When the Sportster S was first launched in July 2021 Harley VP of Styling and Design Brad Richards quietly promised H-D traditionalists that something more to their tastes was on the way.
“We’ve got some cool things up our sleeve. We always do,” he said. “There will be future models that will definitely tap into some of the more classic form factors of Sportster.”
And, yeah, I guess the Nightster shows more classic lines than the Sportster S, but not enough in my opinion. My issue is that the new Sportsters don’t look like they’re worth the money. Part of the appeal of Harley-Davidson for me, and the justification for its higher price tags, has always been its bikes’ timeless nature. A Low Rider S, for example, looks cool today but it also would have looked cool 20 years ago and odds are good it will look cool 20 years from now. The aesthetic of the Nightster – the look of its engine and exhaust, in particular – has a definite sell-by date.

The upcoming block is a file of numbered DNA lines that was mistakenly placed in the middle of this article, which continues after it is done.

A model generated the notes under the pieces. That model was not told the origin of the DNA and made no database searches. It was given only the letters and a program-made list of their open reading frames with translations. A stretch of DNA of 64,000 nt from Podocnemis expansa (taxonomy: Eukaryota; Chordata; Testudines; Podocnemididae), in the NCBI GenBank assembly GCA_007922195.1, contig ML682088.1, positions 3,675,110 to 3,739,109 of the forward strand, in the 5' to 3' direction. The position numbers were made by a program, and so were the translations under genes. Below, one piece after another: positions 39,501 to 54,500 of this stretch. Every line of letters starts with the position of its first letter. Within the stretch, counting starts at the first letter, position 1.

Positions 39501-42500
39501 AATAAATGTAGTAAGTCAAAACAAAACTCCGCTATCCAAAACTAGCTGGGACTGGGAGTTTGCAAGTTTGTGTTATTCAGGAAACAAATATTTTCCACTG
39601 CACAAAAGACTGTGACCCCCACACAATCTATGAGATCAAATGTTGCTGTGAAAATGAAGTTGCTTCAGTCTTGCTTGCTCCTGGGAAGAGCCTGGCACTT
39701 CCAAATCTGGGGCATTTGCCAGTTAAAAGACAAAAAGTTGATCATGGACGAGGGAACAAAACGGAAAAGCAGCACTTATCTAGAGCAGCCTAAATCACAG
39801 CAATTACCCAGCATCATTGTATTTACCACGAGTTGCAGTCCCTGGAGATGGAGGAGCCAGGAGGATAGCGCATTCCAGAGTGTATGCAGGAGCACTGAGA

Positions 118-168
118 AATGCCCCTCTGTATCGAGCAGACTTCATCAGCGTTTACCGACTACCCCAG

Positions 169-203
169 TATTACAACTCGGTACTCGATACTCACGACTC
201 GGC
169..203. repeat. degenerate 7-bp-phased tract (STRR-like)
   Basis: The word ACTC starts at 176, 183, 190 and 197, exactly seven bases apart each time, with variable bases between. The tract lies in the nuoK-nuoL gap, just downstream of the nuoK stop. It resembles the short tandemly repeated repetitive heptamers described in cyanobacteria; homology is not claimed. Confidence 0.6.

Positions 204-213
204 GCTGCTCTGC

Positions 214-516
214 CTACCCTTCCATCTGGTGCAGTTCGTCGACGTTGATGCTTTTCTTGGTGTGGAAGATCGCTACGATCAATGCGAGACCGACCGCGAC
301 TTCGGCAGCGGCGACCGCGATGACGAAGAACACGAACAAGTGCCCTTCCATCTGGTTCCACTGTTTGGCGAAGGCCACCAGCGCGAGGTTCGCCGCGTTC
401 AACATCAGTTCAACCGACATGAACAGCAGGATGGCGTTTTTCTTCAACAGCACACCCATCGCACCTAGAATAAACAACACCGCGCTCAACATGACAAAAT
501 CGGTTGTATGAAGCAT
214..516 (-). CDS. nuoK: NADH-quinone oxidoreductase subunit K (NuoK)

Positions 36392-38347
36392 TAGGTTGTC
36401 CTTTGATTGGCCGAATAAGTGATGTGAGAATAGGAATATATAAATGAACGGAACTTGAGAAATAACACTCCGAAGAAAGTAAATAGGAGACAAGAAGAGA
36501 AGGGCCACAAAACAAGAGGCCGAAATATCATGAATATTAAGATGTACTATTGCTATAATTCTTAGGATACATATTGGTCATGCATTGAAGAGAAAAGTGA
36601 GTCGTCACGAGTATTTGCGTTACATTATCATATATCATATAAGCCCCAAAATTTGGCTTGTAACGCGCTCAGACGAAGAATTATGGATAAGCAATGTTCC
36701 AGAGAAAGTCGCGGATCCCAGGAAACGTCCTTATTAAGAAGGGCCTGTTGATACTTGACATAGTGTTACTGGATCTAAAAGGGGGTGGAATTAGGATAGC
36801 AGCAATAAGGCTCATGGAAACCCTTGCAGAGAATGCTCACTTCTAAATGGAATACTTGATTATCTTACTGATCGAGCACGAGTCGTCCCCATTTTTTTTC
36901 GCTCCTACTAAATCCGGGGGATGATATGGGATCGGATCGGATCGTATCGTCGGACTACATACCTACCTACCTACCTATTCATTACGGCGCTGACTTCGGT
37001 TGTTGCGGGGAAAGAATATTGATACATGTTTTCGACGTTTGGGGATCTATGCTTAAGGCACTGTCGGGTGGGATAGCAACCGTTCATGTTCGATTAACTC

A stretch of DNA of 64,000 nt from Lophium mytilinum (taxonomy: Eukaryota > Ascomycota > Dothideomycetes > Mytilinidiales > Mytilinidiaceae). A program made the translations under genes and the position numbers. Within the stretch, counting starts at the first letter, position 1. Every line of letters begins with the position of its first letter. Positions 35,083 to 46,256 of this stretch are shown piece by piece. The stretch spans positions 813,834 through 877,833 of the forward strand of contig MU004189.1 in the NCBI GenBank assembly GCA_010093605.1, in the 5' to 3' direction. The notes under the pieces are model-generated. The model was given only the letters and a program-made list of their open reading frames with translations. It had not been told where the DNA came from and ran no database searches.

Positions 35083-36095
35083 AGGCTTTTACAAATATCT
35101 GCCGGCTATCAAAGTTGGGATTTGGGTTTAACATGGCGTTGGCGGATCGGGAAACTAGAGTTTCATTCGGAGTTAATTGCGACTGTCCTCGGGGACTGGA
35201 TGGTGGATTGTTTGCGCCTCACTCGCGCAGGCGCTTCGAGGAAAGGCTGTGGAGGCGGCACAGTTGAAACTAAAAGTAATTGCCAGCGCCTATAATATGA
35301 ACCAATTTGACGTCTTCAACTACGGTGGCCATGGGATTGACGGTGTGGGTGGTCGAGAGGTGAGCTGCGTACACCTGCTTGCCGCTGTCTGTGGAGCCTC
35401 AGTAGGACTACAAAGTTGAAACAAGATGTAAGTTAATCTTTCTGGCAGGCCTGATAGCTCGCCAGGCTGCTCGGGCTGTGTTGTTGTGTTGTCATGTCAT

The bike looks manufactured – made by a machine – rather than crafted.
Harley is hoping you’ll decide to do the crafting yourself – with Genuine Motor Parts and Accessories, of course. Harley’s 27-minute YouTube video about the Nightster spends a solid 17 minutes with custom builders telling you it’s possible to make a Nightster not look so much like a Nightster.
The problem with talk of customization, though, is that there’s only so much you can do. As with the Sportster S, the engine is a structural component of the chassis. This reduces weight and makes for a better performing chassis but it inherently limits what and where you can cut.